CULTURE AND IDENTITY
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Culture, this is a way that an individual attaches themselves to a certain community from which they are from, a way in which an individual is brought up based on what that community believes in; according to theorists culture is “the shared philosophies, ideologies, values, assumptions, beliefs, expectations, attitudes and norms that knit a community together…” Meek (1988, p.457) when considering an organisation, the founder of that particular organisation is where the culture will be derived from, for example the Red Carnation Hotel’s culture is to make the guests feel they are in their own home “home away from home” redcarnationhotels.com, (2012) this concept is embedded in all the RCH hotels. Identity is what an individual identifies themselves to be, for example depending on where they work or their state in which they find themselves in is what they will identify themselves to be. Identity can be derived from the surroundings; it defines who that person is based on where the individual was brought up; Tajfel (1978) comments on ‘social identity’ and how an individual identifies themselves based on the ‘social group’ they belong to; In order for this to happen the in-groups of the organisation need to ‘reciprocate’ the corporate culture to the out-groups and allow ‘assimilation’ to take place in order for the culture to be embedded in the individual. The essay will outline the positive and negative impacts that identity and corporate culture can cause to the hospitality industry if not incorporated correctly by the managers of the organizations, which can then cause a rejection of the culture and therefore affect an individual’s performance, which in the long run will affect the organisations performance when it comes to competition. Literature Review
Corporate culture and worker identity have been said to share different values, after extensive research from other theorists it has been said that culture and identity are ‘meta-concepts’ Glenn (1991). Which suggest they work very closely with one another and that they are not all that different from one another; Hogg (2000) comments on how certain individuals derive their identity from the organisation, the corporate culture of the organisation is what an individual will identify themselves to be based on the values and beliefs of the corporate culture. In this essay the discussion will focus upon the complexity of corporate culture and worker identity. The way in which culture and identity affect the hospitality industry through incremental change and or discontinuous change, this is also because many theorists “have sought to further identify and elaborate the theoretical constructs that underpin the concept in order to develop a more comprehensive theory of culture in organisations” Ogbonna and Harris (2000, p.33) this is to better serve the individuals who want to adapt the culture of the organisation to their own, but in order for that to happen they need to understand what the culture is. Culture cannot be defined in one particular way it has different attributes and meanings depending on what context it is used. For example Hofstead (1991, ed. 1994) defines the diversity and complexity of culture using the ‘onion diagram’ which illustrates the different stages of culture and how when applied to an organisation the different practices can affect both the organisation and the individual. Managers therefore play a vital part in implementing the culture to the individuals, Cameron et al (1999) says in order for culture to be embedded in an individual managers need to reciprocate the individual’s occupation to that of the organisational culture in this way managers need to have the ability to ‘confer identity’; for example aiding a chef to find similarities between their culture and that of the organisation. The purpose here is to identify that every organisation has a culture...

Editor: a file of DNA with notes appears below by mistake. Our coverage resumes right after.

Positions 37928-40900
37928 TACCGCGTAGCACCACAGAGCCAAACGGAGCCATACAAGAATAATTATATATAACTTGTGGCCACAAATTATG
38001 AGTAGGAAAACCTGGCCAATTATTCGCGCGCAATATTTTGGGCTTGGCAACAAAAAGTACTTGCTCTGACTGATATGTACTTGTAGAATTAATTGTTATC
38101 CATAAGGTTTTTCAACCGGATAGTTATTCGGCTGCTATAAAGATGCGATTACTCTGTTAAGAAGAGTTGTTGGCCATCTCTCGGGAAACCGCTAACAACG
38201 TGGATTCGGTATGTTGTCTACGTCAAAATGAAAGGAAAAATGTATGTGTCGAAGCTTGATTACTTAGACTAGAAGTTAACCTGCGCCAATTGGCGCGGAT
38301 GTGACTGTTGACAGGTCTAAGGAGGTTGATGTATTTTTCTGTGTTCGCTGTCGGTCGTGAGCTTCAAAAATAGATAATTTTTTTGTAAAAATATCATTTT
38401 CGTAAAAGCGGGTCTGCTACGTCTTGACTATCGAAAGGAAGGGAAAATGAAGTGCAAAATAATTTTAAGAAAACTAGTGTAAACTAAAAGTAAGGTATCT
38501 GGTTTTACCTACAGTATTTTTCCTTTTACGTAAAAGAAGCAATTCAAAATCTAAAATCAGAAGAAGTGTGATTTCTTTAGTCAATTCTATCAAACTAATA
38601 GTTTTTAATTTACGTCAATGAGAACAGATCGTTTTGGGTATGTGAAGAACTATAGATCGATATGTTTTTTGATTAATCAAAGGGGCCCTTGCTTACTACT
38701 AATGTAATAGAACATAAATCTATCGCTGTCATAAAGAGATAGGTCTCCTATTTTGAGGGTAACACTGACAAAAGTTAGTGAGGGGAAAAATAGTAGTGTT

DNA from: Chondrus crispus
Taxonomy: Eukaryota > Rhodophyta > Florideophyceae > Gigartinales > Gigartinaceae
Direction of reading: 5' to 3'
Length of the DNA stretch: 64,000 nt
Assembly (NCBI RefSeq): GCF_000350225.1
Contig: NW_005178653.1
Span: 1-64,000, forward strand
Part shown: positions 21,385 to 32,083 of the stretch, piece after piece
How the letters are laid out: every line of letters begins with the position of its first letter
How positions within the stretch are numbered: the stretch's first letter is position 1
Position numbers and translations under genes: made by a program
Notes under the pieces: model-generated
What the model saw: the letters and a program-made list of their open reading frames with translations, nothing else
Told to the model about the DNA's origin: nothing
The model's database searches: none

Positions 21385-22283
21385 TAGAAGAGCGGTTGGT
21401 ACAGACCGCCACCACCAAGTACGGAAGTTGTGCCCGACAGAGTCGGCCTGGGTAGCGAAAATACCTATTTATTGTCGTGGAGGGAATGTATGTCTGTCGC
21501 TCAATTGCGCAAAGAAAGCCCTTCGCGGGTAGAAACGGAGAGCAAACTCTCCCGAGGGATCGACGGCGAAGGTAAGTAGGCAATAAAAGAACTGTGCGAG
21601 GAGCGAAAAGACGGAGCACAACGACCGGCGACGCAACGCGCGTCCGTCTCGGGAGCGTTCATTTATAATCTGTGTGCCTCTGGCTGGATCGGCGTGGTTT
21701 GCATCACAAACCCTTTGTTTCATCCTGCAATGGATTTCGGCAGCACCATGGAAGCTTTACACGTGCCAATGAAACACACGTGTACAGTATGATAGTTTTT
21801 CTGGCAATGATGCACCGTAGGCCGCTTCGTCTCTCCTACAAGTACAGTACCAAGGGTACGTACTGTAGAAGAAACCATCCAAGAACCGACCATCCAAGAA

References: Glenn, S.S., 1991. Contingencies and metacontingencies: Relations among behavioural, cultural and biological evolution. In: Lamal, P. (Ed.), Behavioural Analysis of Societies and Cultural Practices. Hemisphere, London, pp. 39}71.
Hogg, M.A. and Terry, J.D. - Social identity and self categorisation processes organizational contexts in Academy Management Review (2001)
Hofstede, G., 1991
Meek, L.M., 1988. Organizational culture: origins and weaknesses. Organization Studies 9 (4), 453}473. Ogbonna, E., 1992/93. Managing organisational culture: fantasy or reality? Human resource Management 3 (2), 43}54
Ogbonna, E., 1992/93
Smircich, L., 1983. Concepts of culture and organizational analysis. Administrative Science Quarterly 28, 339}358.
Tajfel, J., 1978. Di!erentiation Between Social Groups. Academic Press, London.
Turner, J. C. 1982. Towards a cognitive redefinition of the social group. In H. Tajfel (Ed.), Social identity and inter- group relations: 15-40. Cambridge: Cambridge Univer- sity Press.
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